Eric Stubben is a mechanical engineering sophomore and Mustang News conservative columnist. | Ian Billings/Mustang News

Ian Billings/Mustang News

“Because of Russia’s still-prevalent Cold War mentality, in their minds we are still their biggest enemy. It’s time to prove we’re the tough America we once were.”

Eric Stubben
[follow id =”ericstubben”]

Eric Stubben is a mechanical engineering sophomore and Mustang News conservative columnist. These views do not necessarily reflect the opinion or editorial coverage of Mustang News.

Irony is when a deep cold front sweeps across America the same week Russia eerily brings back Cold War tensions. Or maybe it’s all just coincidence. Either way, Vladimir Putin’s incompetent decision to remind us the Cold War mentality is still very much alive in Russia rings up brutal memories.

As the rest of the world stands by and watches, Russia is slowly assisting the unraveling of Ukraine. Their actions are strikingly similar to their attacks on the small country of Georgia in 2008. Hopefully this time, the world reacts differently.

On Saturday, President Barack Obama stated in a press conference, “The Ukrainian people deserve the opportunity to determine their own future,” followed by a message to Russia that “there will be costs for any military intervention in Ukraine.” On this, President Obama is on point (no, that’s not a typo), but the problem remains that these “costs” are very limited.

Of course, the first step will be immediate meetings and decisions made within NATO and the United Nations (U.N.). Though economic sanctions on Russia are likely, they are unlikely to have much of an effect in the short term. Political sanctions such as removing Russia from the G8 talks will have some effect as they isolate Russia’s trading power from the world’s top seven economies. However, because Russia has other political allies, including warming relations with China, even G8 removal would only put a dent in Russia’s politics and economy.

Economic sanctions must be carefully tread upon, though. Russia is our 28th largest export trade partner and 18th largest import trade partner. We also receive almost 5 percent of our oil from Russia. It may not seem like a lot, but tens of billions of dollars add up quickly.

The message the United States and allies send to Russia must be strong. After last year’s humiliation over the Syrian conflict, this isn’t the time to be soft. As one of the first Republican politicians to assert his opinion of the Russian-Ukrainian crisis, Marco Rubio recommended “any and all discussions and negotiations with Moscow on any issue unrelated to this crisis should be immediately suspended.” His stern tone is refreshing, though immediate action is difficult with the U.N. and NATO’s diplomatic processes.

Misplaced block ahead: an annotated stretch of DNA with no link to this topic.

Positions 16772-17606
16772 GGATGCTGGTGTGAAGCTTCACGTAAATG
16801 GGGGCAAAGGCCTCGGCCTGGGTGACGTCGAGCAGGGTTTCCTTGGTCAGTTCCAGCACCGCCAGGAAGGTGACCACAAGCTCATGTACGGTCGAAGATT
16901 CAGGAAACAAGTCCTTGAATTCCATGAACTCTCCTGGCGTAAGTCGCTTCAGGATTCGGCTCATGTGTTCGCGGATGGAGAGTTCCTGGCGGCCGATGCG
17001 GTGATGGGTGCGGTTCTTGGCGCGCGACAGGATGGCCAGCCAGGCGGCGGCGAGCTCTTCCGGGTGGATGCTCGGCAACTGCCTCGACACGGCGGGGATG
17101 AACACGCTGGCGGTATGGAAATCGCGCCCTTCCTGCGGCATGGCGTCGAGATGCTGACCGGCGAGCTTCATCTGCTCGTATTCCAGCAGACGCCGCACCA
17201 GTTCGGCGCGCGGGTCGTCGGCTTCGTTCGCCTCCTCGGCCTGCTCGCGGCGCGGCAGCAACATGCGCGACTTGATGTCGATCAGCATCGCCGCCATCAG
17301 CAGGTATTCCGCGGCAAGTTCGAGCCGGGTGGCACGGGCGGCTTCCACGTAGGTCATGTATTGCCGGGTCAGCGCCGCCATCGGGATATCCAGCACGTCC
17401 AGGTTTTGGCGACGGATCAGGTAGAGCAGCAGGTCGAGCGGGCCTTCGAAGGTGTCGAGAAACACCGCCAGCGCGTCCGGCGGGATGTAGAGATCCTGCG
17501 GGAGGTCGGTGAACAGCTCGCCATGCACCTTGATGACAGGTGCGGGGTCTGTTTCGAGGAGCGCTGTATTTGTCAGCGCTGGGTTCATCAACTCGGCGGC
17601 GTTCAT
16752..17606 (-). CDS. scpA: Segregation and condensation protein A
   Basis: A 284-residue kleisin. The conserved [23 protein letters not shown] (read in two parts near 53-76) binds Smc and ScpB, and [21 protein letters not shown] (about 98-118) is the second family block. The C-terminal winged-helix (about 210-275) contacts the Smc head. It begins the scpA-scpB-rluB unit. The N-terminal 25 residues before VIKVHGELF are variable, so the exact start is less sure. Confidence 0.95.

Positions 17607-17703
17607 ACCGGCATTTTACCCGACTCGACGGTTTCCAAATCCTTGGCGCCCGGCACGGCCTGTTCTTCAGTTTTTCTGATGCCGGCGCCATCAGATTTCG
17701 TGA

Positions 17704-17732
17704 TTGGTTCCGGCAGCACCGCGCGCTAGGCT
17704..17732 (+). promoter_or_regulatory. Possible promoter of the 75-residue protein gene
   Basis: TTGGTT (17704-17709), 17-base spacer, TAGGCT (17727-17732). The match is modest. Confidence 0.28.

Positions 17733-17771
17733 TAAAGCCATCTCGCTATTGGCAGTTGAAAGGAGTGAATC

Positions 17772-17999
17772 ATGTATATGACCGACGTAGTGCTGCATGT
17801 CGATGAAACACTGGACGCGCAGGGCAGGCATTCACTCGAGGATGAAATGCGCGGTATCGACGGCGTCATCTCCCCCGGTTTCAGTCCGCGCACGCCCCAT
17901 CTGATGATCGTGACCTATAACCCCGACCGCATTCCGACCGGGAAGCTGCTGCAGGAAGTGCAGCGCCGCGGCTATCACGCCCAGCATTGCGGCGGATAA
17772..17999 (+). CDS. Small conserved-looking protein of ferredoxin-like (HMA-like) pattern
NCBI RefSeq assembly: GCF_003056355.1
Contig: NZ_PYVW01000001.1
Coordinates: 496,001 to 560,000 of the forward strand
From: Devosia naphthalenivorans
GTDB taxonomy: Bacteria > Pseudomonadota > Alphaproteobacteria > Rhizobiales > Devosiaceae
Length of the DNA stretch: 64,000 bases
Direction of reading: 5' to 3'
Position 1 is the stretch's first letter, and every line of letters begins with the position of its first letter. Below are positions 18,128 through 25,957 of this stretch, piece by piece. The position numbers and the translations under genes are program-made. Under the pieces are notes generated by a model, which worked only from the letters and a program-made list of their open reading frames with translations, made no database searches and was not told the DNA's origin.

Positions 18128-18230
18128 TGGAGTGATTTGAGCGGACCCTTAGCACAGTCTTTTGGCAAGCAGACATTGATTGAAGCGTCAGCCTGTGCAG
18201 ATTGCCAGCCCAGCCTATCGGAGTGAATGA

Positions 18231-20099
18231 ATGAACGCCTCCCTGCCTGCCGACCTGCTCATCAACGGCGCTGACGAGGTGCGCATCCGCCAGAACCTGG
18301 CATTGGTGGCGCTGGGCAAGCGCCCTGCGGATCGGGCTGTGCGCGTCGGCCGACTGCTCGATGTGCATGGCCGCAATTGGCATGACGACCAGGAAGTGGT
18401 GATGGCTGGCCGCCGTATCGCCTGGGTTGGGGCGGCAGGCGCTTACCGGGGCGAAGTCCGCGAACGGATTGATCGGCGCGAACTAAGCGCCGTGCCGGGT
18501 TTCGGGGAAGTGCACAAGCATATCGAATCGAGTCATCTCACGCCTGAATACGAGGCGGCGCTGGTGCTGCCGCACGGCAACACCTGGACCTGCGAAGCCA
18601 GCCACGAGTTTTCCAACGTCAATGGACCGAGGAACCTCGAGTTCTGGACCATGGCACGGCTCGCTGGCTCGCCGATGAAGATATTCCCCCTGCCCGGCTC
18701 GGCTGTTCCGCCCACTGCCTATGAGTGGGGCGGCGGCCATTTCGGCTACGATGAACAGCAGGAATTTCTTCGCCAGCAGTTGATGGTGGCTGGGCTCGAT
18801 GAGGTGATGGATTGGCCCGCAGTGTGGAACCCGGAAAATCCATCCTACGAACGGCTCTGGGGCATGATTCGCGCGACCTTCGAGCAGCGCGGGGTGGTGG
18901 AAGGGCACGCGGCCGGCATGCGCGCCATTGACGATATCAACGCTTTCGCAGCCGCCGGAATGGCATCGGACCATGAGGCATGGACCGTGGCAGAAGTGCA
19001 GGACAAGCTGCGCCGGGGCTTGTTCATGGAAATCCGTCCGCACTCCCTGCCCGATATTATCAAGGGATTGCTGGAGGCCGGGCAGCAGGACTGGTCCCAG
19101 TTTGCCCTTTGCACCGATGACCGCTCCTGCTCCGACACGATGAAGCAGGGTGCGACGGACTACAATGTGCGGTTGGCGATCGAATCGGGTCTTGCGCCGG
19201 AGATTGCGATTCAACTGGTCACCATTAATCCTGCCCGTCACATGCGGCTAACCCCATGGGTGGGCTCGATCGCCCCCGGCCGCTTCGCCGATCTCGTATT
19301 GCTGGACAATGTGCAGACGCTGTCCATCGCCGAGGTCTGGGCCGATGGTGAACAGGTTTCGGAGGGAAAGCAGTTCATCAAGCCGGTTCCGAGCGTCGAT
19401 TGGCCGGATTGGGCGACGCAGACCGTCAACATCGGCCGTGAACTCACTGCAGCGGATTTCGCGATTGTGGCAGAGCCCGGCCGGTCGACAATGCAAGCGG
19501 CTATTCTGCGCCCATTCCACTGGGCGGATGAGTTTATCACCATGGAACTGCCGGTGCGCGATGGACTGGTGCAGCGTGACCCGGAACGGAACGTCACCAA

Perhaps the most frightening, genuinely scary and apocalyptic thought about this entire situation is the idea of nations going to war with Russia. It’s a situation that will be avoided at all cost and reserved for a last ditch effort. However, the possibility is still very real. Currently, Russian troops are only occupying Crimea, a Ukrainian peninsula with strong local allegiances to Russia. In fact, Crimea belonged to Russia until a 1954 deal gave the island to Ukraine, then a part of the Soviet Union.

However, the chance of Russian troops marching north or west through Ukraine isn’t one to bet against. Russia’s parliament gave unanimous approval (90-0 to be exact) to allow troops to occupy Ukraine, with Putin declaring Ukraine’s unrest as a “threat” to Russia. Much of southeast Ukraine is friendly to Russia, so Russian troops could cut through the region like butter. Resistance wouldn’t be met until halfway up the country, near central Ukraine where allegiances become strongly pro-Ukrainian. Even then, Ukraine’s government expressed doubts their military could fend off the power of Russia’s military.

The threat of American military intervention doesn’t actually lie within Ukraine. In fact, Ukraine and Russia will probably be able to tussle for as long as necessary without any outside military intervention. The only problem lies outside Ukraine’s borders. NATO members Poland, Hungary, Slovakia and Romania all border Ukraine, while Turkey lies directly across the Black Sea with strong ethnic ties to Crimea. If any action is taken against these countries, collaterally or not, all hell could break loose.

But enough of my accidental scare mongering. In reality, war with Russia isn’t an immediate option and is highly unlikely. The western world will exhaust all options before allowing one foreign troop to step foot between Russian and Ukrainian conflicts.

This is a crucial point in western foreign diplomacy. Russia’s invasion of Ukraine deals a heavy blow to United States-Russian relations, but the sovereignty of Ukraine can still be salvaged, and we have to take the lead. President Obama can’t allow European leaders to head mediation. Because of Russia’s still-prevalent Cold War mentality, in their minds we are still their biggest enemy. It’s time to prove we’re the tough America we once were.

Some countries have already taken action, and rightly so. Canada recalled their ambassador from Russia, and I’m sure other countries will follow. Swift action is necessary from the international community. If Russia is able to get around international organizations such as the U.N. and NATO, they seriously compromise the integrity of such organizations.

Russia is no joke, and the West needs to prove we are no joke either. It’s time for the west to finally prove to Russia democracy is not a game, but an opportunity every country deserves.

Leave a comment

Your email address will not be published. Required fields are marked *